Hunter Museum announces Wayne White exhibit

Authored By seanphippster

Chattanooga has experienced firsthand his latest creations at Wayne-O-Rama, but the Hunter Museum of American Art will offer a 30-year retrospective of Wayne White’s career with a new exhibit.

“Thrill After Thrill: 30 Years of Wayne White” will open June 30 and run through Oct. 1 at the museum.

The exhibit will “delve into White’s ‘word’ paintings, cardboard, wood and bronze sculptures, larger-than-life puppets, and sketches created throughout his entire career,” according to a news release.

White’s work has touched multiple platforms, including illustrations for print, set design for music videos and work in broadcast television. He is best-known for his Emmy Award-winning work as a designer for “Pee-wee’s Playhouse.” White also created sets for “Beakman’s World” and served as art director for music videos such as The Smashing Pumpkins’ “Tonight, Tonight” and Peter Gabriel’s “Big Time.”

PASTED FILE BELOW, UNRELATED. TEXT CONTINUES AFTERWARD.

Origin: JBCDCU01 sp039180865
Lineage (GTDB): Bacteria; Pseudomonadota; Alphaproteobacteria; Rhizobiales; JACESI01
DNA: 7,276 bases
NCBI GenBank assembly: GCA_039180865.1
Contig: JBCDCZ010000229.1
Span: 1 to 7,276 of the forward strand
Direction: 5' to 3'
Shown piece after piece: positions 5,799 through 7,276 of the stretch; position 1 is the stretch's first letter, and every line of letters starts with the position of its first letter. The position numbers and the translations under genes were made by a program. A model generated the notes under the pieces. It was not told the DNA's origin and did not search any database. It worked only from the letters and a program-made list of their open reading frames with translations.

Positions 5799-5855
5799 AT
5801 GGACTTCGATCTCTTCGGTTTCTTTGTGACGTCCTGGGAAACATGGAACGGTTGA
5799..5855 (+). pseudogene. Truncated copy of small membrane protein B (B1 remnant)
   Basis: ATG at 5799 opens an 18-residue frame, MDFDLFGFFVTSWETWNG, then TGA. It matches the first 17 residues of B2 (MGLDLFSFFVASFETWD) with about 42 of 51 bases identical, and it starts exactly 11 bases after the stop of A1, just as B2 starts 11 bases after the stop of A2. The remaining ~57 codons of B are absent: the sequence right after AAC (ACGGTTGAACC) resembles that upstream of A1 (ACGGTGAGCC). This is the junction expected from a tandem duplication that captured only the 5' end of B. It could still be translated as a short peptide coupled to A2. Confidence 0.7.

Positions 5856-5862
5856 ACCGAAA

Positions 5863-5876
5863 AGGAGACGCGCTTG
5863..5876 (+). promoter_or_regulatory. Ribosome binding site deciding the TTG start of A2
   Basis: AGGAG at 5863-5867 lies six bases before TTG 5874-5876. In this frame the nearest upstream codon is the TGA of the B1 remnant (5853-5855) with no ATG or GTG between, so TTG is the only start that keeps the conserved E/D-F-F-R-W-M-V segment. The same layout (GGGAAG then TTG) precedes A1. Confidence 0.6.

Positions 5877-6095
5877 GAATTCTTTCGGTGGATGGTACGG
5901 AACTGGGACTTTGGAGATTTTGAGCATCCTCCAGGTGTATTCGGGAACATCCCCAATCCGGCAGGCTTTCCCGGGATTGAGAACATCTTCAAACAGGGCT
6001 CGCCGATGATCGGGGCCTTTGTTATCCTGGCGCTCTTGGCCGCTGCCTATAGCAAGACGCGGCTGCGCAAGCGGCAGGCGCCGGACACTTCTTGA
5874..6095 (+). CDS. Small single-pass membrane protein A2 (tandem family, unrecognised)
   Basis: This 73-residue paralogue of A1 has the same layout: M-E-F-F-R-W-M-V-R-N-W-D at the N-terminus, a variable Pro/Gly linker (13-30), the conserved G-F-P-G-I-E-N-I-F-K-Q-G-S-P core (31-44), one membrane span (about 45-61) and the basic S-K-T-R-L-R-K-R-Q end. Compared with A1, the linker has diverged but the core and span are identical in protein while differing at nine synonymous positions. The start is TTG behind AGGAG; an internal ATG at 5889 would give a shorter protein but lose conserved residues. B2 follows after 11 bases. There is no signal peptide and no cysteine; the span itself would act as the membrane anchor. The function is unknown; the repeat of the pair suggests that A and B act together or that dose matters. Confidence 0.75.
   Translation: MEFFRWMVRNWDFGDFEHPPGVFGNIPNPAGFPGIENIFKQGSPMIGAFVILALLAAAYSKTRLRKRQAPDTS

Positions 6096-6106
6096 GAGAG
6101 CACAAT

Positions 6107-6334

A variety of programming will accompany the exhibit. “Beauty Is Embarrassing,” a documentary about White’s work, and music from Nick Lutsko as part of the museum’s monthly Bands on the Bluff series are upcoming.

Chattanooga artist Matthew Dutton will also explore White’s work with “Thrill After Thrill With Creeping Critters” July 13. Dutton will share White’s work and offer a glimpse into his own creative process.

A list of events is available here.

“Thrill After Thrill” marks the culmination of an entire year of White in Chattanooga.

Wayne-O-Rama is White’s tribute to the history of Chattanooga. Essentially, the exhibit tells the story of Chattanooga as seen through White’s eyes, with installations depicting Lookout Mountain, Chief Dragging Canoe, Bessie Smith, Samuel L. Jackson and other notable Chattanooga figures.

Click here for more information on Wayne-O-Rama.

In 2015, designer and art collector Todd Oldham released a book on White’s work called “Wayne White: Maybe Now I’ll Get The Respect I So Richly Deserve.” The coffee table book spans 384 pages and includes images of White’s work throughout his career.